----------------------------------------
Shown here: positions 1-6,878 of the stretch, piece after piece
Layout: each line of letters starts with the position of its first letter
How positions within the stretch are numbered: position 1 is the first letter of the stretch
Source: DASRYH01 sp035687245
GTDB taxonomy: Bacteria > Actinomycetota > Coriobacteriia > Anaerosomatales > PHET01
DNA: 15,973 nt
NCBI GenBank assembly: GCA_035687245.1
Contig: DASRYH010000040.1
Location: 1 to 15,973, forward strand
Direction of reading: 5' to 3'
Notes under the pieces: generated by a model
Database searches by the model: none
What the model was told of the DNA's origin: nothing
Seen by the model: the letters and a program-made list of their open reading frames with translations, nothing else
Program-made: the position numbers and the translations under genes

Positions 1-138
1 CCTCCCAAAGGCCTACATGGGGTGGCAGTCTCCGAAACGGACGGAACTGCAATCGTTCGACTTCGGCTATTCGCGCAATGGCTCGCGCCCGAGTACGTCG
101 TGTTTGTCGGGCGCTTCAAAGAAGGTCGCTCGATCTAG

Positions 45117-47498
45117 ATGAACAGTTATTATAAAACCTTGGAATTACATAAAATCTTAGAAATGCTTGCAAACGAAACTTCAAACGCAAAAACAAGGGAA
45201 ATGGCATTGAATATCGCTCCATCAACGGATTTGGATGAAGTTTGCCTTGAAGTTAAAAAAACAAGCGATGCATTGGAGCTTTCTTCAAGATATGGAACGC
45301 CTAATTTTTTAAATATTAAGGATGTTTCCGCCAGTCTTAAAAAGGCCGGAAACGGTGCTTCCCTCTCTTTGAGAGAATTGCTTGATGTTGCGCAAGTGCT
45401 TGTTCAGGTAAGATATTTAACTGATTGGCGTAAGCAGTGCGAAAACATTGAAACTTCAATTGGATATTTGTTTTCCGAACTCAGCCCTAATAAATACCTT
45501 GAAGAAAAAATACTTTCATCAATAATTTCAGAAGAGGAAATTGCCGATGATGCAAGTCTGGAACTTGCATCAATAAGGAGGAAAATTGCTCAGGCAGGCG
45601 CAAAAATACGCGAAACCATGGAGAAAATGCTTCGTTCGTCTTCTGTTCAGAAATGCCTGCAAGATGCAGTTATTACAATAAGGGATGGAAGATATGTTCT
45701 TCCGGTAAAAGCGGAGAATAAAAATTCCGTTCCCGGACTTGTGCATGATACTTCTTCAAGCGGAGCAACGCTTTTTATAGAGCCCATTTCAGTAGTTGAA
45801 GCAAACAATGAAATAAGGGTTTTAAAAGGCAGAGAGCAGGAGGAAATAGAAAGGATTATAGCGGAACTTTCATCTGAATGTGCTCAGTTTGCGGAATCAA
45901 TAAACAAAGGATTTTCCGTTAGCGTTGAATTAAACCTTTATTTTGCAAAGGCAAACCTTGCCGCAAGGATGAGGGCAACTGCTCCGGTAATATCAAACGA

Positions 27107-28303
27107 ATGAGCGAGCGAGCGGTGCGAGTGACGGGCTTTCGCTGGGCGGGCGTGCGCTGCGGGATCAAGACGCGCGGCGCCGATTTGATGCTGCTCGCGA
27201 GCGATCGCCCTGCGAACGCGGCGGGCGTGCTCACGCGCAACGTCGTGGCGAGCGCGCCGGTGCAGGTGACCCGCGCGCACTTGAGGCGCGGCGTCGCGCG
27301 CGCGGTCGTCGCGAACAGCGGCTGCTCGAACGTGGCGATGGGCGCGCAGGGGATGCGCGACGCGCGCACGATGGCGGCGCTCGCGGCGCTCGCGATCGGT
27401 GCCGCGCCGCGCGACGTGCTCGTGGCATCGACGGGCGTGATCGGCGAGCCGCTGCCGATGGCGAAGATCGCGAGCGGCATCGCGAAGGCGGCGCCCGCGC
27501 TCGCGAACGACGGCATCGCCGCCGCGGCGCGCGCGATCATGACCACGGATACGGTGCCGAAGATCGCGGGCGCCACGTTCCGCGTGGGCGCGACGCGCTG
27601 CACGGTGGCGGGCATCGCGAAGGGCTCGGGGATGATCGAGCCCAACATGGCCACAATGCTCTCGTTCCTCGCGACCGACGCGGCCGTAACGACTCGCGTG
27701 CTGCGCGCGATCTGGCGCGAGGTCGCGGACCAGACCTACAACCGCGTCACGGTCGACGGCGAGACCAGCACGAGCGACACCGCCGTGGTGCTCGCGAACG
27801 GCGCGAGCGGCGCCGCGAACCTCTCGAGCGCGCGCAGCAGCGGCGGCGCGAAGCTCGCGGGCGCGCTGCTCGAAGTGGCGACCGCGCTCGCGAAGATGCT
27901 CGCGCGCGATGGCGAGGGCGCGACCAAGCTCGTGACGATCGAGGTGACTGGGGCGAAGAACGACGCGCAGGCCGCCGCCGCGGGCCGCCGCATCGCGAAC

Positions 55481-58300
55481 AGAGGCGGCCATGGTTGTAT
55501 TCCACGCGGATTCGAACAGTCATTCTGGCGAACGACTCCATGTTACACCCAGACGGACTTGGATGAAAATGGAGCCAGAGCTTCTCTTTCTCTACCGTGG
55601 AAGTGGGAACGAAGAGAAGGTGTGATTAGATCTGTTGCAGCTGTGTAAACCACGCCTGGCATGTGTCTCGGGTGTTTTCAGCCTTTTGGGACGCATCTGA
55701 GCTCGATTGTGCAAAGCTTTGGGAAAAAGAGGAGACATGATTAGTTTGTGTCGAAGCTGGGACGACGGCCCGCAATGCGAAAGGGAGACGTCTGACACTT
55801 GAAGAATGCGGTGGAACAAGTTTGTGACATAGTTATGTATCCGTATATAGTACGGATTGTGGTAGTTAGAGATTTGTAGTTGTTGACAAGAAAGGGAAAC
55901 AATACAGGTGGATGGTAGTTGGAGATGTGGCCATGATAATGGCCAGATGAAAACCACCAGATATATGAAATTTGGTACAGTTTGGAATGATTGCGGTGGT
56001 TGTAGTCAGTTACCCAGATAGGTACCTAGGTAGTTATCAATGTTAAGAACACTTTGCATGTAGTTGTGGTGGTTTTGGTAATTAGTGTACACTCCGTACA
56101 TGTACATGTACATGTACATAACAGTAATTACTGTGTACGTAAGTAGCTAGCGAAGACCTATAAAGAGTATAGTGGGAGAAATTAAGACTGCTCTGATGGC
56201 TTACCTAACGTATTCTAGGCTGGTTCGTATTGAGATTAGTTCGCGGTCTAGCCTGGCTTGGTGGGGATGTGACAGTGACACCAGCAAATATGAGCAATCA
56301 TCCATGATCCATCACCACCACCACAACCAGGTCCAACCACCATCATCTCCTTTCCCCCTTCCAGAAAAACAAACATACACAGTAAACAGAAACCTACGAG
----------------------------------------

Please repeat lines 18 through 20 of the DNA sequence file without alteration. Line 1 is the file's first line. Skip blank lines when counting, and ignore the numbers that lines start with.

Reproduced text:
101 TGTTTGTCGGGCGCTTCAAAGAAGGTCGCTCGATCTAG

Positions 45117-47498
45117 ATGAACAGTTATTATAAAACCTTGGAATTACATAAAATCTTAGAAATGCTTGCAAACGAAACTTCAAACGCAAAAACAAGGGAA